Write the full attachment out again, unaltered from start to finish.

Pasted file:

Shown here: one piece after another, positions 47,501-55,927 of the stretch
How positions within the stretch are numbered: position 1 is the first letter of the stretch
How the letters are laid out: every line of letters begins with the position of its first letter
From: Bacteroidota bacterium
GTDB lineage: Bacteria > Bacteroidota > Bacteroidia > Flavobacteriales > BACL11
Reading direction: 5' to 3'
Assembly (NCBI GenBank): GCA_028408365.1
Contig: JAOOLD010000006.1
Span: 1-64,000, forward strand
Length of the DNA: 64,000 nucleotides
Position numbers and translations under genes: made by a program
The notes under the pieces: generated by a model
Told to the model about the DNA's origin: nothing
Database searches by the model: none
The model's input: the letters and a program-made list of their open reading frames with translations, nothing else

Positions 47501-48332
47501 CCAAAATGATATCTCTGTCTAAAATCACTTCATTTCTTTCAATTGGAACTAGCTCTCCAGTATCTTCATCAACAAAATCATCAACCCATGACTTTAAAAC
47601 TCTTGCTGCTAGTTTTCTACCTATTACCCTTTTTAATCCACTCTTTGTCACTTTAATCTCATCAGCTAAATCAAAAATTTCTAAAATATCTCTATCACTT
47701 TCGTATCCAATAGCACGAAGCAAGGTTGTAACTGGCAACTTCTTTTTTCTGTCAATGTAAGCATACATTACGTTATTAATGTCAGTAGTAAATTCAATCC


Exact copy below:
Shown here: one piece after another, positions 47,501-55,927 of the stretch
How positions within the stretch are numbered: position 1 is the first letter of the stretch
How the letters are laid out: every line of letters begins with the position of its first letter
From: Bacteroidota bacterium
GTDB lineage: Bacteria > Bacteroidota > Bacteroidia > Flavobacteriales > BACL11
Reading direction: 5' to 3'
Assembly (NCBI GenBank): GCA_028408365.1
Contig: JAOOLD010000006.1
Span: 1-64,000, forward strand
Length of the DNA: 64,000 nucleotides
Position numbers and translations under genes: made by a program
The notes under the pieces: generated by a model
Told to the model about the DNA's origin: nothing
Database searches by the model: none
The model's input: the letters and a program-made list of their open reading frames with translations, nothing else

Positions 47501-48332
47501 CCAAAATGATATCTCTGTCTAAAATCACTTCATTTCTTTCAATTGGAACTAGCTCTCCAGTATCTTCATCAACAAAATCATCAACCCATGACTTTAAAAC
47601 TCTTGCTGCTAGTTTTCTACCTATTACCCTTTTTAATCCACTCTTTGTCACTTTAATCTCATCAGCTAAATCAAAAATTTCTAAAATATCTCTATCACTT
47701 TCGTATCCAATAGCACGAAGCAAGGTTGTAACTGGCAACTTCTTTTTTCTGTCAATGTAAGCATACATTACGTTATTAATGTCAGTAGTAAATTCAATCC